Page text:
Geneva, 26 January 2023 (TDI): United Nations (UN) economists warned that in 2023, the global growth forecast would slow down to 1.9 percent.
This would likely add more damage to the global economy. Already the growth has been slowed down to three percent in 2022.
UN Department of Economic and Social Affairs (UNDESA)
This would be the lowest growth rate in recent decades, apart from during the 2007-8 financial crisis and the height of the COVID-19 pandemic.
Private consumption and investment would be weakened due to inflation in most of the countries, said Ingo Pitterle, Senior Economist at the UN Department of Economic and Social Affairs (UNDESA).
Overall, the economic outlook is gloomy and uncertain. The global growth forecast would revive slowly to 2.7 percent in 2024.
This is dependent on the fluctuation of monetary tightening. That depends upon the interest rates, the consequences of the war in Ukraine, and the possibility of further supply-chain disturbances.
Need for Stronger Fiscal Measures
According to the UN report, the achievement of 17 Sustainable Development Goals (SDGs) would also be affected.
António Guterres, UN Secretary-General, said that “This is not the time for short-term thinking or knee-jerk fiscal austerity that exacerbates inequality, increases suffering, and could put the SDGs farther out of reach.
These unprecedented times demand unprecedented action.” The action would include a stimulus package for SDGs that would be generated through the collective and concerted efforts of all stakeholders.
Slow growth, high inflation, and mounting debt burdens are threatening gains of SDGs.
Gloomy Economic Outlook
The prospect of recession is threatening for the developed as well as developing world. In 2022, the growth momentum remained in a continuous decline in the United States, the European Union, and other developed economies. This left adverse impacts on the rest of the global economy in multiple ways.
The global financial conditions are in tightening along with a strong dollar, exacerbating fiscal and debt vulnerabilities in developing countries.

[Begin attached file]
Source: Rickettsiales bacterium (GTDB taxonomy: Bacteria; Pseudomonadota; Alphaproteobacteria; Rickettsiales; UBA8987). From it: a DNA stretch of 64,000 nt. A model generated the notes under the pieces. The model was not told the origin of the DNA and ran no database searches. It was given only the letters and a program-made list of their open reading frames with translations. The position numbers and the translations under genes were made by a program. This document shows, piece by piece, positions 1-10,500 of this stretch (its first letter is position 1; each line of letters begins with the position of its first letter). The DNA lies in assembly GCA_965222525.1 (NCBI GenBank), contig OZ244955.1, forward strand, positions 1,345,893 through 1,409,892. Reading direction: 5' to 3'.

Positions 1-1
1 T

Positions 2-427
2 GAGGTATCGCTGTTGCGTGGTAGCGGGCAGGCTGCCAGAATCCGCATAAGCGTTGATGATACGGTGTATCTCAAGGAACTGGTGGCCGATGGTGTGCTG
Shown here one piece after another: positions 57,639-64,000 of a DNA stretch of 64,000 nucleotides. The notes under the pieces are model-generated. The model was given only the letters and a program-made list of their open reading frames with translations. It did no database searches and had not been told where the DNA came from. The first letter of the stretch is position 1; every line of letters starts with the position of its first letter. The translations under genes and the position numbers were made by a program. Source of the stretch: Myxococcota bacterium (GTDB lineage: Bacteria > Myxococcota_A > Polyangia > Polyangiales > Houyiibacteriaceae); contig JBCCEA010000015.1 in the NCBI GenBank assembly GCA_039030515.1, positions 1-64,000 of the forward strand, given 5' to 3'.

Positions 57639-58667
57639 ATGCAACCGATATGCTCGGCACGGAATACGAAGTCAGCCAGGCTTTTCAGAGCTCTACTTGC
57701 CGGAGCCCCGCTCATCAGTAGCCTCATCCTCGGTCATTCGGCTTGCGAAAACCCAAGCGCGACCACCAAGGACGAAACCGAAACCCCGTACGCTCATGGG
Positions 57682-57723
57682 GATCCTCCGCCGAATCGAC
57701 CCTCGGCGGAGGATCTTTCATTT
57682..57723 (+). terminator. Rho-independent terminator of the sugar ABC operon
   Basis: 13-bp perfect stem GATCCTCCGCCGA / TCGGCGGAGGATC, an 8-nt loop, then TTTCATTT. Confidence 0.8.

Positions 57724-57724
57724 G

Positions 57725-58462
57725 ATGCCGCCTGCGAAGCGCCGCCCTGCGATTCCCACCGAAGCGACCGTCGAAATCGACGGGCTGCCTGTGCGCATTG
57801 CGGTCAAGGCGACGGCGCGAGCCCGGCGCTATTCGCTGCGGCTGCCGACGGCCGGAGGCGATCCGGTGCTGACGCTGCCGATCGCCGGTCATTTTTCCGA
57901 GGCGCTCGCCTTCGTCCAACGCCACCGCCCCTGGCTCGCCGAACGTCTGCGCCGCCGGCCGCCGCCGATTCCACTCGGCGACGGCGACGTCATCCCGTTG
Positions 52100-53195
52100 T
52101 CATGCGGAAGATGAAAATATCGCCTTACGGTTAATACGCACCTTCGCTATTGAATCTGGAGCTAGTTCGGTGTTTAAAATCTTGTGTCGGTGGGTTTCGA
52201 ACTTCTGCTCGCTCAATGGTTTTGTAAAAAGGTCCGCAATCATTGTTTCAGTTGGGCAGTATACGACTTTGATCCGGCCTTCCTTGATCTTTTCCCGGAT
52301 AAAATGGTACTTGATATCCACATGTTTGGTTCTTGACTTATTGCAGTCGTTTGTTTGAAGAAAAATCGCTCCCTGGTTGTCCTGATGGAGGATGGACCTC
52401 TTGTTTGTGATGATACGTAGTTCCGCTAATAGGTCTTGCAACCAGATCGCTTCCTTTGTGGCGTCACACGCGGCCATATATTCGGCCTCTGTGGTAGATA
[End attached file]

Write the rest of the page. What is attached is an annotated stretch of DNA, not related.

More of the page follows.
Over 85 percent of the central banks worldwide tightened monetary policy and raised interest rates. In a succession since late 2021, to control inflationary pressures and to avoid a recession.
The combined global inflation rate reached 9 percent in 2022 and would remain elevated globally at 6.5 percent in 2023.
Rising Poverty and Weaker Job Recovery
The report assessed that most of the developing countries, in 2022, experienced slower job recovery Moreover, continued to face relatively high levels of unemployment.
There occurred disproportionate losses in women’s employment during the initial phase of the pandemic. This has not been fully reversed yet, though improvements arose from a recovery in the informal sector.
Slower growth along with elevated inflation and mounting debt vulnerabilities further threatens set back to hard-won achievements in sustainable development.
UNDESA also pointed out that in 2022, the number of people facing acute food insecurity, reaching almost 350 million. That is more than as compared to 2019.
The prolonged period of economic crisis and slow income growth hampered poverty eradication efforts. This is also a hurdle in the way of achieving the SDGs more broadly.
Li Junhua, United Nations Under-Secretary-General for UNDESA, said that “The global community needs to step up joint efforts to avert human suffering and support an inclusive and sustainable future for all.”
International Cooperation a Key
According to UNDESA, governments should avoid fiscal austerity measures because that would stifle growth as this would disproportionately affect the most vulnerable groups, & hinder progress in gender equality & development prospects, for generations.
The report calls for reallocation and reprioritization in public spending policy, through direct interventions. That would create jobs and reinvigorate growth. This would also strengthen the social protection systems and ensure continued support.
Through targeted and temporary subsidies, cash transfers, and discounts on utility bills that could be complemented with reductions in consumption taxes or customs duties, it states.
Investing in People
Strategic public investments are required in education, health, digital infrastructure, new technologies, and climate change mitigation and adaptation.
This help to achieve large social returns, accelerate productivity growth, and strengthen resilience to economic, social, and environmental shocks.
Moreover, according to the report, additional SDG financing needs in developing countries, amount to several trillion dollars per year.
Similarly, urgent stronger international commitment is urgently needed. To expand access to emergency financial assistance, restructure and reduce debt burdens across developing countries, and scale up SDG financing.